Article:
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Renal Cell Carcinoma- Prognosis via Albumin Levels

Renal Cell Carcinoma- Prognosis via Albumin Levels

Metastatic renal cell carcinoma (mRCC) – An Introduction

Renal cell carcinoma (RCC) constitutes approximately 90% of all urologic malignancies. Approximately 30% of patients with RCC present with metastatic disease, and amongst those with localized disease, a substantial proportion will recur. Before 2005, immunotherapy with interleukin-2 (IL-2) and interferon-α (IFN-α) represented the mainstay of therapy for metastatic renal cell carcinoma (mRCC). Over the past decade, mRCC therapy has been revolutionized through the introduction of targeted therapies using rapamycin (mTOR) inhibitors and tyrosine kinase inhibitors (TKI).

Among the first TKIs developed were gefitinib and erlotinib, which specifically inhibit EGFR tyrosine kinase. Later on, a further group of TKIs with multiple kinase targets was developed. Notable among them in RCC treatment was sorafenib, which targets VEGFR-2 and -3, platelet-derived growth factor receptor (PDGFR), B-RAF, C-RAF, c-kit, and Flt-3. Also relevant to RCC are sunitinib and Sutent, which targets VEGFR-2, PDGFR, c-kit, and Flt-3; imatinib, which targets c-kit and PDGFR. Other therapeutically important TKLs for mRCC are, pazopanib, axitinib, and cabozantinib, all of which have been described in phase III studies and found effective in treating metastatic renal cell carcinoma.

Predicting the outcome of mRCC patients

According to the International Metastatic Renal Cell Carcinoma Database Consortium (IMDC), the most important prognostic parameters to predict the outcome of mRCC patients include hemoglobin count, platelet count, corrected calcium levels, neutrophil count, Karnofsky performance status, and the time from the first diagnosis to treatment. However, the concordance index of the studies assessing the performance of these models was only between 0.53 to 0.70  indicating the need for novel biochemical prognostic parameters.

In recent years, numerous studies highlighted a close correlation between pretreatment serum albumin and tumor prognosis; specifically, the lower the concentration of pretreatment serum albumin, the worse the prognosis of cancer patients. Some of these studies have also elaborated on the relationship between pretreatment serum albumin and the prognosis of renal cell carcinoma patients. Furthermore, some single-centered studies have even identified
the significance of hypoalbuminemia as a poor prognostic factor for advanced/metastatic renal cell carcinoma.

Study Background

The current study aims to evaluate the prognostic significance of albumin in metastatic renal cell carcinoma patients receiving TKI-targeted therapy in the era of targeted therapies.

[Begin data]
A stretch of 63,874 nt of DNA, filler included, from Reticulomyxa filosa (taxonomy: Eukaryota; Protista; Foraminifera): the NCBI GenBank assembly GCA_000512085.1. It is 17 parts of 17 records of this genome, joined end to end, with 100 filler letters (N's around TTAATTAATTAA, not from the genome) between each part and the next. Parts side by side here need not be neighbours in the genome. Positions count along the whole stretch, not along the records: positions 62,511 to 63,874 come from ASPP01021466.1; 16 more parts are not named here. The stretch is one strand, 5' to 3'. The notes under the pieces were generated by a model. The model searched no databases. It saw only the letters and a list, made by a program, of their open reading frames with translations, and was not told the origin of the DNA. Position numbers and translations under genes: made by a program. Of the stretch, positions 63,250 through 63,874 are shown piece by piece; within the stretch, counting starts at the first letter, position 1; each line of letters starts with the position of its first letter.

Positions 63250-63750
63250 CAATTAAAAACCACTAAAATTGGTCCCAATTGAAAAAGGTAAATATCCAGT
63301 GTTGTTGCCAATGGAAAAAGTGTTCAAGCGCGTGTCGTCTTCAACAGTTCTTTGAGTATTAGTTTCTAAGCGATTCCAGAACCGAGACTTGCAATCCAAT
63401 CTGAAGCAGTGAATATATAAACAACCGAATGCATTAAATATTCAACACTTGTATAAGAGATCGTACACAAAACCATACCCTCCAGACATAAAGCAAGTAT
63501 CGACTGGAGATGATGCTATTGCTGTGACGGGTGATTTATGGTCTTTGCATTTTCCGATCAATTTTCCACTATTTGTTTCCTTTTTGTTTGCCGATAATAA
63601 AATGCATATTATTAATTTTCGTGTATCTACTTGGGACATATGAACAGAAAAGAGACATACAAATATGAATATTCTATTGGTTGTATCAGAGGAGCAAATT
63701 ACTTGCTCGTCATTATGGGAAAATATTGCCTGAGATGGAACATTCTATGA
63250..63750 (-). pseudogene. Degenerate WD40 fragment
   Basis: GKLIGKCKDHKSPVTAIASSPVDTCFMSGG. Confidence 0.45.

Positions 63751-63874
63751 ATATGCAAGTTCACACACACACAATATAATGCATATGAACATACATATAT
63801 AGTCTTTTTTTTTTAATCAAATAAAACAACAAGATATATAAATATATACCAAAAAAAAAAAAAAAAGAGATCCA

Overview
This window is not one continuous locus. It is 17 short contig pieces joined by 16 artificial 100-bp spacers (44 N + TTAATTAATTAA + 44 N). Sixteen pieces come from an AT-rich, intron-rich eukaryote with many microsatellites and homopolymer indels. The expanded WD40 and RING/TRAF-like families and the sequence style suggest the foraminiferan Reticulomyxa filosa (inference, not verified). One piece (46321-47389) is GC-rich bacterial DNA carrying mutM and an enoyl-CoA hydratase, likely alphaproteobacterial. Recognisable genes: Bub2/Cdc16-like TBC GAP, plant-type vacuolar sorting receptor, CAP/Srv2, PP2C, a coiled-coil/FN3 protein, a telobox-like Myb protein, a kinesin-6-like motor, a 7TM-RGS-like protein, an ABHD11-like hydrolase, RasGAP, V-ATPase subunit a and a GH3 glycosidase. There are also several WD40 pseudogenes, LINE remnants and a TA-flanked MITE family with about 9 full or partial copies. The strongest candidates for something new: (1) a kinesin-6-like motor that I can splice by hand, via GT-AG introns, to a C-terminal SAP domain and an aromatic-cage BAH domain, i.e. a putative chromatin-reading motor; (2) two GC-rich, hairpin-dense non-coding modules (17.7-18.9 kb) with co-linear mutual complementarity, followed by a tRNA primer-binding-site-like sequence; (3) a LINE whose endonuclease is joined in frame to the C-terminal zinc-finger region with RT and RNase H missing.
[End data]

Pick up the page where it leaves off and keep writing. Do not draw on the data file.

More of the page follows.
Review of Literature

PubMed, Embase, and Cochrane Library were searched. Potentially eligible randomized clinical trials (RCT), cohort studies, and case-control studies were identified using keywords. “Carcinoma, Renal Cell, Sunitinib, Sorafenib, Axitinib, clinical trials as a topic, random allocation, cohort studies, case-control studies, or risk factors” – [Mesh]. “Secondary, mortality”[MeSH Subheading]. “Protein-tyrosine kinases” [MeSH Terms. “Pazopanib, Cabozantinib” [Supplementary Concept].

Study selection and data extraction

Two reviewers independently screened the title, abstract, and full text to identify eligible studies. All screening disagreements were discussed.

The data extracted from each study included: first author’s surname, published year, albumin levels (cut-off point), HR and 95% CI of survival outcome, study design, analysis type, number of patients, race, age, gender, histology, follow-up period, TKI agents, prior treatment and metastasis status.

Population, intervention, comparisons, outcomes, and study design (PICOS) criteria were considered to evaluate study eligibility. The study evaluated the population and intervention as a/mRCC patients treated with TKIs. Pre-treatment serum albumin levels were compared; overall survival (OS) and progression-free survival (PFS) were used as primary endpoints.

Exclusion criteria were as follows: (i) non-English or non-human studies; (ii) Duplicate literature and subject data; (iii) No eligible original data; (iv) Patients treated with TKIs and other therapies simultaneously.

Studies that provided hazard ratio (HR) and 95% confidence interval (CI) of either OS or PFS according to pretreatment albumin levels of a/mRCC patients treated with TKIs were included.

Newcastle-Ottawa Scale (NOS) was used to evaluate the quality of the study.

Statistical analysis

  • The effect of albumin levels on OS or PFS was assessed using a Hazard ratio (HR) extracted or calculated from the original literature. HR > 1 = poor outcome. Two-sided P-value < 0.05 = statistically different value.
  • Cochran Q test and I2 testing were used to assess inter-study variance. I2 > 50% indicated moderate-to-high heterogeneity; meta-regression, subgroup, or sensitivity analyses were performed to identify sources of heterogeneity.
  • The random-effects model was used to assess pooled data.
  • A funnel plot with Begg’s and Egger’s tests was used to evaluate publication bias. A P-value of < 0.1 was considered statistically significant.
  • All statistical analyses were performed with Stata (version 12.0).


Literature search and study selection